Loving Twitter is a difficult thing to do in 2017. It's no secret the company has been plagued with tons of issues since its initial public offering in November 2013 -- and while some issues are nerdy and technical, like their inability or (seeming) disinterest in truly improving their product, the worst of these issues are basic and human. Twitter still hasn't publicly unveiled a way for users to effectively filter harassment on the service, making any Tweeter (but especially marginalized persons) easy targets for awful online abuse. There are plenty of cases to highlight this, both high-profile and non-, but there's no real need for me to re-hash them now. It seems like there's always a conversation at Twitter about "fixing" this in general terms, but very minimal action to help the average (i.e., non-verified, non-celebrity, non-"famous") user. This is trash.
It's a frustrating place to be in many ways, because the lack of policing and individual freedom on Twitter lends the service to be absolutely invaluable in some aspects -- the best real "coverage" of protests against police brutality have come via first-hand Tweets, as an example. I remember following the protests in Ferguson, MO almost exclusively on Twitter, both via activists like Deray and via civilian reporters who were on the ground to share raw footage of the events. Twitter and Periscope were so effective at enabling people to share their experiences that it seemed like almost every video shown on TV via traditional news networks like CNN were sourced from the service.
The balance between the good and the bad of Twitter reaches the highest points of human importance. Harassment and negativity abound, but it's simultaneously and undoubtedly the most important social network for organizing and encouraging political action as well. Then there's the more casual and day-to-day service -- the Weird Twitter personalities and the viral posts that can brighten any day. Ultimately, it's impossible for me to consider Twitter anything other than my favorite website. The way I use it, though, and the way many people use it, leads to a sort of tunnel vision about the world. Why were so many people -- especially, I found, in New York City -- so shocked when Donald Trump won the election in November? It's because your Twitter sphere is fully curated by you, so you ultimately don't always see the things you don't want to see. It's so easy to get caught up in your own Twitter World that more accurate representations of the real world are able to slip by unnoticed.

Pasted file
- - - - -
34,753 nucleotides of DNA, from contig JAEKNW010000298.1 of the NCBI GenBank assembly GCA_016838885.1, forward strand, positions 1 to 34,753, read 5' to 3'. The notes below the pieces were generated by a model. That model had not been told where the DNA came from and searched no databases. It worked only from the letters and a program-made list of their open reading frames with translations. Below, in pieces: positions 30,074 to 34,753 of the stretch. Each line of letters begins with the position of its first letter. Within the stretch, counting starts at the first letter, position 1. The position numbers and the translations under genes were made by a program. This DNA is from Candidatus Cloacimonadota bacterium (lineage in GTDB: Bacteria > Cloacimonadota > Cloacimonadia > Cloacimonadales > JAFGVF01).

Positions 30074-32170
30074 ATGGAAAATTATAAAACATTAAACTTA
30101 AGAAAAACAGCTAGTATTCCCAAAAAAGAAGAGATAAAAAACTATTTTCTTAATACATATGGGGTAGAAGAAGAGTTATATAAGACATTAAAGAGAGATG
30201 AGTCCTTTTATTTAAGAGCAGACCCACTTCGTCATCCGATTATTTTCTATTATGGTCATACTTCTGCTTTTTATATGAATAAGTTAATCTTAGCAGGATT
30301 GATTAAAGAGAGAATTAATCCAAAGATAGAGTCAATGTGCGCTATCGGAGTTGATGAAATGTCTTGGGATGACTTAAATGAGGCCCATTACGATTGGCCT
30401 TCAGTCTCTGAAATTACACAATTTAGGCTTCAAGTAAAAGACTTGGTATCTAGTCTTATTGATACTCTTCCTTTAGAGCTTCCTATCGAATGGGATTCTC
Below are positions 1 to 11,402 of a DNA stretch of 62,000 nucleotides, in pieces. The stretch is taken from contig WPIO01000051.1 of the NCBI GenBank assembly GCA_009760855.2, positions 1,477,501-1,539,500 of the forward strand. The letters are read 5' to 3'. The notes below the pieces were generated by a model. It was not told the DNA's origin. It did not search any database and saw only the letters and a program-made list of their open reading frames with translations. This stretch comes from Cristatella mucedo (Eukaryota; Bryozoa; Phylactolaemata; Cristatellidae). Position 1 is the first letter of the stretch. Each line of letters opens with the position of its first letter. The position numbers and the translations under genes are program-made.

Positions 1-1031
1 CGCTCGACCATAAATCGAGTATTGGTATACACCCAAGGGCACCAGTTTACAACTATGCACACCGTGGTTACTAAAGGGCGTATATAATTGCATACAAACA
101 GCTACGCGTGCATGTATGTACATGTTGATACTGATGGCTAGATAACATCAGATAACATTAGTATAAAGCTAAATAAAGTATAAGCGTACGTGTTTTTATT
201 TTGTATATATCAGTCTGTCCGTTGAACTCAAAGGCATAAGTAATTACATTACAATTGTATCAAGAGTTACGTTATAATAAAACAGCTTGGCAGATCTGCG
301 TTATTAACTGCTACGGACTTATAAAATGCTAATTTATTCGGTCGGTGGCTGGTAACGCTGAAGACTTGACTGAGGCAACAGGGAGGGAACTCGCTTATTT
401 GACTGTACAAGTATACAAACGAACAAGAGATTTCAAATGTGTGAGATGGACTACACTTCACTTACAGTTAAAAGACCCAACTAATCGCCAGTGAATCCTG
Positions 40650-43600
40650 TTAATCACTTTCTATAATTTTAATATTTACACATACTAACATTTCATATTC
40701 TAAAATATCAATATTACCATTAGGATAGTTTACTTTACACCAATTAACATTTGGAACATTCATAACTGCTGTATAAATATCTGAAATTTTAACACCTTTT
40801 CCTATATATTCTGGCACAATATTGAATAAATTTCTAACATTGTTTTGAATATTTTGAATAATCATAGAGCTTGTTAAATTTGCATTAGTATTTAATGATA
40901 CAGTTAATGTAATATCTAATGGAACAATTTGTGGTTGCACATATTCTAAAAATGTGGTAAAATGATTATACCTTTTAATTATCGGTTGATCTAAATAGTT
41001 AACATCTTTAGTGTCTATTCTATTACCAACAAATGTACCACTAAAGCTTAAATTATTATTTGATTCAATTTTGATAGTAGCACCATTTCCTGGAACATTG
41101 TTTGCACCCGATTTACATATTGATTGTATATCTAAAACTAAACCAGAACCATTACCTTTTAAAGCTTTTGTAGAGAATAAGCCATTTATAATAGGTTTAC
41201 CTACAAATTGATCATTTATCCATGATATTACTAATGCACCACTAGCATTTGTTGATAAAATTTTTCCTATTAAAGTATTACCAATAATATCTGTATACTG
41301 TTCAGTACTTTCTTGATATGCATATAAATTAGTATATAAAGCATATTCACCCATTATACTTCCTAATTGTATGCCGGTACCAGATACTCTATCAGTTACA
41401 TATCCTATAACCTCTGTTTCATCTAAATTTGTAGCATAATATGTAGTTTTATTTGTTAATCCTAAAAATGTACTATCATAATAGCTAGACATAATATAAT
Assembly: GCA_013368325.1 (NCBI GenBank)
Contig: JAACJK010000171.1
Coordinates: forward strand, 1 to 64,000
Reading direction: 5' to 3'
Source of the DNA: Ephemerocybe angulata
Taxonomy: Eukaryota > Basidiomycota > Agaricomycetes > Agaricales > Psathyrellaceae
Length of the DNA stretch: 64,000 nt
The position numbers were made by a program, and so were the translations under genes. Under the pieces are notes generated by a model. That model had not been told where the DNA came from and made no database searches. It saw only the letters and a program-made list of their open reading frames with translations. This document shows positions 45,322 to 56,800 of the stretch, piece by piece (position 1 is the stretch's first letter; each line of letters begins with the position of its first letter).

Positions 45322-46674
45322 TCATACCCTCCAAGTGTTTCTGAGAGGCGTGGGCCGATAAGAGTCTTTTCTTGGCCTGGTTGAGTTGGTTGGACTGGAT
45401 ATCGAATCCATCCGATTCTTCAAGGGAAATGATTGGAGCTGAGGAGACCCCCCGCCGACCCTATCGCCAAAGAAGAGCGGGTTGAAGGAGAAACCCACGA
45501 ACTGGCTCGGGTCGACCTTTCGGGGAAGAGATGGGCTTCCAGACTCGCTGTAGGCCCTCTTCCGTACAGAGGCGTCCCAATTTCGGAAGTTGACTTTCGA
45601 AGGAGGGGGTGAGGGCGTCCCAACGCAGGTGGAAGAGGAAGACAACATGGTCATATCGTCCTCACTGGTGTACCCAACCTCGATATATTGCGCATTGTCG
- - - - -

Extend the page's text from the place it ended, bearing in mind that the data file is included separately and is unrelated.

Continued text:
Over the past year I've made a conscious effort to follow more Twitter users who are unlike me; this has included many social activists who are doing the hard work of fighting for the civil liberties of marginalized people. More female Tweeters, more LGBTQ Tweeters, more Tweeters tweeting about the daily struggles of Black Americans, more Tweeters tweeting about many things that can be so easy for me to ignore and forget in my day-to-day life. The increase of seeing this online on a daily basis has undoubtedly made me more aware of and more sensitive to the ongoing social issues in our country. It's turned me into a monthly donor for organizations like Planned Parenthood, RAINN and the ACLU. It's made me better informed as I continue to try to learn more and become a kinder and more empathetic (and helpful) person overall.
Widening the scope of what you see on Twitter can better inform you, but if you're a straight white male, you'll rarely ever come across the type of vitriol that is often hurled at marginalized persons who are vocal for important causes on the service. Twitter is my favorite website, yes, but it's more important to me than ever to hold it accountable for changing itself to improve the experiences of those users from whom I learn the most.